Marko Zivkovic

How to create a linked server to an Azure SQL database

September 27, 2017 by

Linked servers allow to access data from another SQL Server or another data source (e.g. Excel) by using SQL Server Management Studio (SSMS) or Transact-SQL.

This article will explain how to create and configure a linked server to retrieve data from an Azure SQL database. Also, we will explain how to solve some common problems/issues during the process of creating a linked server to an Azure SQL database.

Create a linked server to an Azure SQL database via SSMS

To create a linked server via SSMS, go to Object Explorer under the Server Objects folder, right click on the Linked Servers folder and from the context menu choose the New Linked Server command:

The New Linked Server window will be opened:

In this window, the first thing that needs to be done is to enter a name for a linked server in the Linked server box and to choose the server type by clicking the SQL Server or Other data source radio button under the General tab.

Let’s first choose the SQL Server radio button under the Server type section and see what will happen. Also, on the General tab in the Linked server box, enter the name of the Azure SQL server for which a linked server is created:

Under the Security tab, select the Be made using this security context radio button and enter user credentials that exist on Azure server:

More about the Security and Server Options tab can be found on the How to create and configure a linked server in SQL Server Management Studio article.

After entering the user credentials, press the OK button to create a linked server to an Azure SQL database. Now, under the Linked Servers folder, Azure linked server that we created will appear and in the Catalogs folder, all available databases will be listed:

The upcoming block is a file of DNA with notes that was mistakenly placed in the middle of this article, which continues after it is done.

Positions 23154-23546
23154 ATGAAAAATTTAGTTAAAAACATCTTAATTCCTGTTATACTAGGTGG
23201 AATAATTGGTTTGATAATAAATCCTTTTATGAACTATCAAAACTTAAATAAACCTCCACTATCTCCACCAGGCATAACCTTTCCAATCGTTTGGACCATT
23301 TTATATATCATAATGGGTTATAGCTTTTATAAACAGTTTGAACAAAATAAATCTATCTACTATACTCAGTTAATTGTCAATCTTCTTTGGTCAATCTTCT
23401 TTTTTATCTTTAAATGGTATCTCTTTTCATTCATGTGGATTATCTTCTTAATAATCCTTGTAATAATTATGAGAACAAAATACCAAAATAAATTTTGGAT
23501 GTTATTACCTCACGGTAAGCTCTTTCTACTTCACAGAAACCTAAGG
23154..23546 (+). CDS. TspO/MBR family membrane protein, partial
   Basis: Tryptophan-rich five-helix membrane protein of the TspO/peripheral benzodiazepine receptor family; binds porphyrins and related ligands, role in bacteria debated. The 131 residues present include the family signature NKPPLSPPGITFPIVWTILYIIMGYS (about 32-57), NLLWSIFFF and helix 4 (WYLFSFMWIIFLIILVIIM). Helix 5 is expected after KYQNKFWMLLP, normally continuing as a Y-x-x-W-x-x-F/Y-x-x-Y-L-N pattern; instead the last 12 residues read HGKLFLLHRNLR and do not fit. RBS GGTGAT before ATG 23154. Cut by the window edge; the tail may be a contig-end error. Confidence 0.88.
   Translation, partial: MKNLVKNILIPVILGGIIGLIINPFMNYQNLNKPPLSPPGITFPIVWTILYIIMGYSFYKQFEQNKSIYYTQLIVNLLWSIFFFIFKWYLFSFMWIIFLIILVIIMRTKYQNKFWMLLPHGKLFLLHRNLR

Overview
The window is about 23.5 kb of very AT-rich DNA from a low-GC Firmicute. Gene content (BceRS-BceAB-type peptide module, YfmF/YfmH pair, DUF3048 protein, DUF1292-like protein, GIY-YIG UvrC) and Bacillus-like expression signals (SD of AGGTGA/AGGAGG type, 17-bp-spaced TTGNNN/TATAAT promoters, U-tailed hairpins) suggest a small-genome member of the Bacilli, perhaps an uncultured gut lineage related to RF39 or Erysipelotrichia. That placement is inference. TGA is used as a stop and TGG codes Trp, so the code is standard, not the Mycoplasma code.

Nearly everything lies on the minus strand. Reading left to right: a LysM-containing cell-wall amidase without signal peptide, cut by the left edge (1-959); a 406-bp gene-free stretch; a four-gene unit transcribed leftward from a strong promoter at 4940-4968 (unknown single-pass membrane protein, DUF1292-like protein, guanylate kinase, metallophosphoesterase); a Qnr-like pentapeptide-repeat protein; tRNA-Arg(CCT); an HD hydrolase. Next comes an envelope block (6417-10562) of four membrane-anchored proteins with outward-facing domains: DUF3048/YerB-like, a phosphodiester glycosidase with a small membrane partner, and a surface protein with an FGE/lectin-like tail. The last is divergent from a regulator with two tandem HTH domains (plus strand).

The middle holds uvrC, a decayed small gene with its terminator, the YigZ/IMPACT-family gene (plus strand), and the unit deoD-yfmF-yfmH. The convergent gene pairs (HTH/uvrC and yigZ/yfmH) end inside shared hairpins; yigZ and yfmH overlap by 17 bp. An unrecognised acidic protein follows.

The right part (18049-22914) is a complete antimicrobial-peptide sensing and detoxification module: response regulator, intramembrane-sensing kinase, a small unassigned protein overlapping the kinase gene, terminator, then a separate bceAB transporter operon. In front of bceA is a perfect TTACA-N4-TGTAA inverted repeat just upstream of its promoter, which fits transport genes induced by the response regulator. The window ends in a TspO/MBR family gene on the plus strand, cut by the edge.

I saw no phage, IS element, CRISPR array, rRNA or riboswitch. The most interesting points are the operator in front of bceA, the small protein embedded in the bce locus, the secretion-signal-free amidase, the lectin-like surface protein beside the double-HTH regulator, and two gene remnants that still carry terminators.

But, when expanding a particular database (e.g.TestDatabase) is needed in order to see tables of the database, the following error message will appear:

Failed to retrieve data for this request. (Microsoft.SqlServer.Management.Sdk.Sfc)

ADDITIONAL INFORMATION:

An exception occurred while executing a Transact-SQL statement or batch. (Microsoft.SqlServer.ConnectionInfo)

Reference to database and/or server name in ‘TestDatabase.sys.sp_tables_rowset2’ is not supported in this version of SQL Server. (Microsoft SQL Server, Error: 40515)

This error occurs because Azure does not allow to alter the master database. To resolve this, you need to connect directly to the Azure database you are going to use.

Delete the SQL Azure linked server that we created and create a new one:

This time, under the Server type section of the General tab, choose the Other data source radio button. The name for the linked server in the Linked server text box can be, this time, whatever you like (e.g. AZURE SQL DATABASE). Under the Provider drop down box, choose the Microsoft OLE DB Provider SQL Server item. In the Data source text box, enter the name of the SQL Azure (e.g. server.database.windows.net). The most important setting in order to correctly create a linked server to an Azure SQL database is to enter the name in the Catalog text box (e.g. TestDatabase) of an Azure SQL database for which you want to create a linked server to an Azure SQL database. Otherwise, if this field is left empty, we will encounter the same 40515 error when trying to get a list of the tables under the Catalogs folder.

Under the Security tab, use the same setting that we used in the previous example and press the OK button. This will create a linked server to an Azure SQL database (TestDatabase database), and when the plus (+) sign next to the Tables folder is pressed, the Tables folder will expand and show all tables for the TestDatabase database:

To retrieve data from the SQL Azure table (e.g. CustomerAddress), type the following code:

If everything goes well, the data from the CustomerAddress table will appear in the Results grid: